Tag Archive for 'capacity market'
On Friday the Federal Ministry for Economic Affairs and Energy (BMWi) presented the much awaited White Paper which outlines the ministries plans for a future electricity market (Strommarkt 2.0). The White Paper proposes a capacity reserve system and not a capacity market to balance the security of supply in Germany where intermittent renewables shall provide energy for the most part by 2050.
On Monday, Germany and eleven neighbours have signed the “Declaration for Regional Cooperation on Security of Electricity Supply in the Framework of the Internal Energy Market”. “Today, 12 neighbouring states in the heart of Europe have decided to usher in a new era of energy policy.: They want to start considering energy security as a european issue, rather than a purely national one”, German Energy Minister Sigmar Gabriel commented.
On 29 April 2015 the European Commission launched its first sector inquiry under EU state aid rules into national capacity mechanisms. The aim is to collect information that will allow the Commission to detect potential distortions of competition or trade in the EU single market and devise appropriate legislative iniatives for an electricity market design in line with the EU’s Energy Union Strategy. The inquiry is broader than many may think: It is by no means restricted to what has been discussed under the “capacity market” heading in Germany recently, but for example also covers key elements of the “electricity market 2.0” option as it also contains important capacity reserve elements. As the inquiry may also provide the basis for future state aid actions and policy decisions of the Commission (which may also include repayment of unlawful state aid), the inquiry should not be underestimated.
The German transmission system operators today secured additional secondary control reserve ahead of Friday’s solar eclipse. Results published on regelleistung.net show average capacity prices from today’s tender for 20 March 2015 of 546.58 EUR/MW (negative secondary control reserve) and 579.70 EUR/MW (positive secondary control reserve). Marginal capacity prices were 1,189.90 EUR/MW for negative and 1,320.00 EUR/MW positive secondary control reserve.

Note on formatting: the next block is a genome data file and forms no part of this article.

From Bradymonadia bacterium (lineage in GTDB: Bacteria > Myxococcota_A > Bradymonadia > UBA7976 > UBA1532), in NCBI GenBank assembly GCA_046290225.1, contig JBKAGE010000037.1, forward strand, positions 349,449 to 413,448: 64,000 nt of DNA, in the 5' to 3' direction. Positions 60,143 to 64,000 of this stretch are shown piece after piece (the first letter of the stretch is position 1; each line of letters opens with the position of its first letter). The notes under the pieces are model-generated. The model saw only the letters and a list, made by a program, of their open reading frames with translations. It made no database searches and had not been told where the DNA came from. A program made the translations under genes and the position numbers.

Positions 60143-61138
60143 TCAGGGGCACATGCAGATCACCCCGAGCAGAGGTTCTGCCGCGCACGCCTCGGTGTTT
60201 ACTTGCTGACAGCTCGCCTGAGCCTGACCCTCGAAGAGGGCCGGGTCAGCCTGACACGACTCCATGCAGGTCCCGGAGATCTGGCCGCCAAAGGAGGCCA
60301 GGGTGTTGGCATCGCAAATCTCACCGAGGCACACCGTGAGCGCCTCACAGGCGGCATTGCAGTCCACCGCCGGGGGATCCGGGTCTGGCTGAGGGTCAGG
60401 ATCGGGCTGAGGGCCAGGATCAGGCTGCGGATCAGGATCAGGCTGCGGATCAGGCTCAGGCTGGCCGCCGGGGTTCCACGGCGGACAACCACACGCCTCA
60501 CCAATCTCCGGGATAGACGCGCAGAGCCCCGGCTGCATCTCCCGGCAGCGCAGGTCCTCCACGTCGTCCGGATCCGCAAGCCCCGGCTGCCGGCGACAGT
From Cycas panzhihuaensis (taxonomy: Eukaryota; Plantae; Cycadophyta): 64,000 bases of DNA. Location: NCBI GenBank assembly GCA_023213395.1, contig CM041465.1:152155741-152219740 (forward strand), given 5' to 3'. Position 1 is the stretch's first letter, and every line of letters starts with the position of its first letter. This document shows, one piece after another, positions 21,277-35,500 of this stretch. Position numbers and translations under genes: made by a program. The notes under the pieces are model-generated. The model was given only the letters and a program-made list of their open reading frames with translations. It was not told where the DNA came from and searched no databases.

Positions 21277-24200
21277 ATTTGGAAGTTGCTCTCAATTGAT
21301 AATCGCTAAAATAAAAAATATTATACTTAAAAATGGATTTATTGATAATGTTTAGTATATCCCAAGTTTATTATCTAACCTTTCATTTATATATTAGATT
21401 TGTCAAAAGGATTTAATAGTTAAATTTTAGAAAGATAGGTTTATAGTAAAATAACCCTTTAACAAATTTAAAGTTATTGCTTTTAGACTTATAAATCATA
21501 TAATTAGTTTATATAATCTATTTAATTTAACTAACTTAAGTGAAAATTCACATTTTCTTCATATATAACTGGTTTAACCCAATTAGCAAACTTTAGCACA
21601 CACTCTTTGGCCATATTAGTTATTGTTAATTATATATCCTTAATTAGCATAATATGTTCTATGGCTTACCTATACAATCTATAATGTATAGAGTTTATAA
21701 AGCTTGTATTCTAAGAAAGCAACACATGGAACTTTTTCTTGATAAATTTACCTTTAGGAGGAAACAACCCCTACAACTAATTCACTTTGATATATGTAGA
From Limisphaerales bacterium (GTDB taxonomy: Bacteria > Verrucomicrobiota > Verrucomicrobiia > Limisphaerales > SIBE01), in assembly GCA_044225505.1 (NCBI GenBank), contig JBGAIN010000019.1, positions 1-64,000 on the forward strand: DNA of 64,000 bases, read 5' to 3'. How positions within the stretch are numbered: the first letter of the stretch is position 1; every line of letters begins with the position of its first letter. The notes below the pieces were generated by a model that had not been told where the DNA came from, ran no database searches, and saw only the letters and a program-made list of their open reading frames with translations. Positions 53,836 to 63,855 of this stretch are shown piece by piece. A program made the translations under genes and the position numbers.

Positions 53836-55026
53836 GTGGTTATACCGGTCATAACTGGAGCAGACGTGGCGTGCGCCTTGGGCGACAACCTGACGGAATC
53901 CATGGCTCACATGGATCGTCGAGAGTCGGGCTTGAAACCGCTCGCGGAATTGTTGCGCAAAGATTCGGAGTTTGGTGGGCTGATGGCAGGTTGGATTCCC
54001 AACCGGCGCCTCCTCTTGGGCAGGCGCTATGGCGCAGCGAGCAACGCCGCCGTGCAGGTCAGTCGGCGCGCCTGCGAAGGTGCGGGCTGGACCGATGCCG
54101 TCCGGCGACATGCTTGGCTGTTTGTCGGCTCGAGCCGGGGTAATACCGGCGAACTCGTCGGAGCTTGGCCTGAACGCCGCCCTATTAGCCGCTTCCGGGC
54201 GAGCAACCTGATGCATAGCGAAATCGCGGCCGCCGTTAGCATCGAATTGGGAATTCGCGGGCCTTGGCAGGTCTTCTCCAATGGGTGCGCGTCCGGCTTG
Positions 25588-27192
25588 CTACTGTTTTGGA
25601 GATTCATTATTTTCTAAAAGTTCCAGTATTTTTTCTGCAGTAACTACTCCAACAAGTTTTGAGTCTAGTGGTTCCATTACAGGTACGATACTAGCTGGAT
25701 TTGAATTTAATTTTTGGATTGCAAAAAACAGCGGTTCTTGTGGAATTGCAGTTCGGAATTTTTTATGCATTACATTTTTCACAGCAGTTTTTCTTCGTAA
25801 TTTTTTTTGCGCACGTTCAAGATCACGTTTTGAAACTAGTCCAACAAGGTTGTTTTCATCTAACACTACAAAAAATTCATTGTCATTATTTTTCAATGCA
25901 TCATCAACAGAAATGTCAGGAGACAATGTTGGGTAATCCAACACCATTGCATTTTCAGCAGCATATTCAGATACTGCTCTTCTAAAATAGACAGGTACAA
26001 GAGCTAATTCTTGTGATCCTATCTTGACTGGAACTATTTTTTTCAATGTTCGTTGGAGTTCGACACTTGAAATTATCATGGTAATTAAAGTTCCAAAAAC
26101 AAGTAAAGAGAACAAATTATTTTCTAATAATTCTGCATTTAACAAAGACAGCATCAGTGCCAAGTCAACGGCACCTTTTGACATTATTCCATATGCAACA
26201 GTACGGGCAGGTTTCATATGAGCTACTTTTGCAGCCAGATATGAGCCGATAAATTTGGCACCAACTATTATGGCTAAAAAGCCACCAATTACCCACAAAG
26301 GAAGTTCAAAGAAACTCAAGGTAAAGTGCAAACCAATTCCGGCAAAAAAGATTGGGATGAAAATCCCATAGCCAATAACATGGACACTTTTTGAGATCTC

An English language version of the German capacity market green paper is available on the website of the Federal Ministry of Economic Affairs and Energy.
Energy efficiency and the implementation of the Energiewende figure among the top priorities of the Annual Economic Report 2015 entitled “Investing in Germany’s and Europe’s Future”, which the German government presented yesterday. The government raised its 2015 growth forecast for the gross national product from 1.3% to 1.5%.
The publication of key points for the introduction of a capacity market in France lead to Hildegard Müller, chairwoman of the energy trade association BDEW, calling for an open discussion of a German capacity market for energy that ensures the security of supply.
At the second day of the Annual Handelsblatt Energy conference, a discussion round of market participants and regulators followed up on the key note speeches of Rainer Baake of BMWi and comments of Johannes Teyssen, CEO of E.ON, on the current debate whether also in Germany a capacity market should be introduced.
The second key presentation on the first day of the Handelsblatt Annual Energy Conference was from Rainer Baake, Secretary of State in the Federal Ministry of Economics, an influential aide to Minister of Economics, Siegmar Gabriel. He explained the Ministry’s position regarding the potential introduction of capacity markets in Germany, but refused efforts to use this as an instrument to subsidize unprofitable thermal power plants.